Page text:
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The University Star

The Student News Site of Texas State University

The University Star

The Student News Site of Texas State University

The University Star

TXST reflects on BookSmart program

Nichaela Shaheen
Sales associate Becca Muro helps students find textbooks, Monday, Aug. 21, 2023 in San Marcos.

Last spring, Texas State announced its partnership with BookSmart, a program that helps reduce the cost and elevate financial stress of textbooks and course materials to undergraduate students. 

Students pay $249 per semester for the program, which grants them access to all their course materials digitally through Canvas or at the bookstore. BookSmart also provides students the option to opt-out of the program if they choose to, with the deadline being Sep. 6.

It was estimated that this program would save Texas State students approximately $12 million in its first year compared to purchasing new printed textbooks. 

Kaleigh Davis, an English freshman, said her experience with the BookSmart program has been positive compared to her past experiences in her dual credit courses in high school. “Whenever I decided that I was going to go to Texas State, part of my worry, and my fear was I’m not responsible enough to make a list of every textbook that I need… but whenever I heard about BookSmart I was really happy to hear about it,” Davis said. 

Davis said the program has been convenient and has found the stress that comes when purchasing course materials has decreased. 

“You don’t have to pay out of pocket for all your materials, then wait for everything to come, so I feel like it’s kind of money being put back in your pocket because you didn’t waste it yourself on something that you probably wouldn’t even need,” Davis said.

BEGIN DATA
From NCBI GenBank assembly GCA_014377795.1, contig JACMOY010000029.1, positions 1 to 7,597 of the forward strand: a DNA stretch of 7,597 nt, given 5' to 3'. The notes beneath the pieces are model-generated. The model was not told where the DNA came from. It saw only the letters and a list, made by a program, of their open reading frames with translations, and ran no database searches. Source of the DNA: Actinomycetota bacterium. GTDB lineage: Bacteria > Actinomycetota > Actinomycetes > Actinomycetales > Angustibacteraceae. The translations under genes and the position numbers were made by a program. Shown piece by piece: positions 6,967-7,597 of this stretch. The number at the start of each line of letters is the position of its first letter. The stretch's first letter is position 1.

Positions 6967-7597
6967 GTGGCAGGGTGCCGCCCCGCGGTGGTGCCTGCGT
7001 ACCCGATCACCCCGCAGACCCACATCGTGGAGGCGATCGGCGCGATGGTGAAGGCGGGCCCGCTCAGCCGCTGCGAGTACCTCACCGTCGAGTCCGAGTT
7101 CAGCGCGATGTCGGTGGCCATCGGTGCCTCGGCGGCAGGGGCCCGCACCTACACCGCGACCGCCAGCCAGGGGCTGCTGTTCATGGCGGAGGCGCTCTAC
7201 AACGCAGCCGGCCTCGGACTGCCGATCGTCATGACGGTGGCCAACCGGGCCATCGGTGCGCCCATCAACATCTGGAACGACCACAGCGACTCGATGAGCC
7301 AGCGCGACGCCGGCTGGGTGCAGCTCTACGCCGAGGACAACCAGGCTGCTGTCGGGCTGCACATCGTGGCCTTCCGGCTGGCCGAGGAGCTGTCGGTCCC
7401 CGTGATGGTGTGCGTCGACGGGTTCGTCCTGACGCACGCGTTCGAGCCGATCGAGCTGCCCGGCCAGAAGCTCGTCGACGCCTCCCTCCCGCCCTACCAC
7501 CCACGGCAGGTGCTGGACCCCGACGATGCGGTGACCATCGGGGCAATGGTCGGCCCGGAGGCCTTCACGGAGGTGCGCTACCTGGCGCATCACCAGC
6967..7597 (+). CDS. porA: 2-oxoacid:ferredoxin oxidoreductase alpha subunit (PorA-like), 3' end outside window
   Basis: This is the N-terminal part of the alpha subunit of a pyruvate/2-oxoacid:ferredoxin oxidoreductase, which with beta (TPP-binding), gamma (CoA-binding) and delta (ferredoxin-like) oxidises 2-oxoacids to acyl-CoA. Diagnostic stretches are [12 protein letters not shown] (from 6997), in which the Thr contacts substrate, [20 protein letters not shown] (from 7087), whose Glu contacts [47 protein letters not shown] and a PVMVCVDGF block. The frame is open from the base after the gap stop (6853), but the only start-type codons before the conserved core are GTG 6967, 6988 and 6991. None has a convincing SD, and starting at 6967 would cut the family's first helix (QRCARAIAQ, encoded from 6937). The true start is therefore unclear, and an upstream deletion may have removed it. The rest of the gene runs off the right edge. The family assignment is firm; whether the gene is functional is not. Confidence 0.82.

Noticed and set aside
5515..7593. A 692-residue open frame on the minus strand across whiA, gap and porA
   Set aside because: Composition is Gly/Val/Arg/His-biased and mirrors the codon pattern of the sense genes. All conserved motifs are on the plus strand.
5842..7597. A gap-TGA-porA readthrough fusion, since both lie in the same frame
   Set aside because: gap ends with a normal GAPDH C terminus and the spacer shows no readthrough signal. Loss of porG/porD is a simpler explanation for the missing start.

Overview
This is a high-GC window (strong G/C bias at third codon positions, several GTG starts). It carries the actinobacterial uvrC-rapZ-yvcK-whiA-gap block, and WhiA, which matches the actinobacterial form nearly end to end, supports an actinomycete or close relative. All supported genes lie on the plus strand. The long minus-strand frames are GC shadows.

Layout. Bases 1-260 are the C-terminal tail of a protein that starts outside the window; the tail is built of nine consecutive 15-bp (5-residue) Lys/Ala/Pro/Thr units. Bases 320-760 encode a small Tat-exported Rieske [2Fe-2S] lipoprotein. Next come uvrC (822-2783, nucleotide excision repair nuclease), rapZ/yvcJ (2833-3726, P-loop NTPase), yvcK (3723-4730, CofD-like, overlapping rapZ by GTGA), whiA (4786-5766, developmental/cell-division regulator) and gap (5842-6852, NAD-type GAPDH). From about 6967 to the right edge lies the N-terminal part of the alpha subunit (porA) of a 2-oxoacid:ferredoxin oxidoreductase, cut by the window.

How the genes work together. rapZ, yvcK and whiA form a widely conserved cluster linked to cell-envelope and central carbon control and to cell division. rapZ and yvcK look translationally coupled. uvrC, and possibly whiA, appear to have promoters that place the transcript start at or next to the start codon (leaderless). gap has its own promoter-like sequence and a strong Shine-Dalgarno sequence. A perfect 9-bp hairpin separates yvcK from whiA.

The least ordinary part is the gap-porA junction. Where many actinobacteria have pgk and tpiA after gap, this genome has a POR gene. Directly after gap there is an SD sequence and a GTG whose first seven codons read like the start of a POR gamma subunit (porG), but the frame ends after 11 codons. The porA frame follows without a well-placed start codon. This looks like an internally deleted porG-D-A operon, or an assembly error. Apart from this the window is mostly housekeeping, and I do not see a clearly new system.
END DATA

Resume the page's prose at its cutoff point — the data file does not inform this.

Perla Ballardo, a biology and education junior, said she can see how BookSmart can be a helpful program for first-year students. However, Ballardo said she has found her own experience with the program stressful and has had issues with receiving her course materials on time. 

“In my chemistry class, we were supposed to have a quiz, but because we don’t have access to the textbook, my professor had trouble finding where to look for the book. We are now pushed back a week, ” Ballardo said. “For my other classes, the teachers didn’t know, it was the students who had to explain to the class how to get their books.”

Brian Deer, a philosophy lecturer, said he does not utilize the BookSmart program, but said these programs help students obtain their necessary course materials. 

“One of the benefits is that the cost is incorporated into the tuition, so it’s already going to be paid for and all students will have access to their book,” Deer said. “I don’t think [the available resources] are going to affect… how often or how much the students read, but everyone will absolutely have access to the reading materials now.” 

Joseph Trevino, a music alumnus of Texas State, recalls how expensive textbooks were while he was attending university. 

“They were very expensive and oftentimes the textbook wasn’t utilized in the course as you would hope,” Trevino said. “Considering they cost upwards to $200 to $300 for textbooks that maybe were used two or three times.” 

Trevino, now a high school band director for Martin High School in Laredo, Texas, said how a program like BookSmart could have helped him as not only a music major, but as a college student overall. 

“It was very expensive, because you were constantly spending money and we would take all these classes which would make it difficult to have a job,” Trevino said. “I had to budget really strictly to be able to afford my textbooks each semester, so if this program really is making it affordable for students, that would have been a tremendous commodity for us.” 

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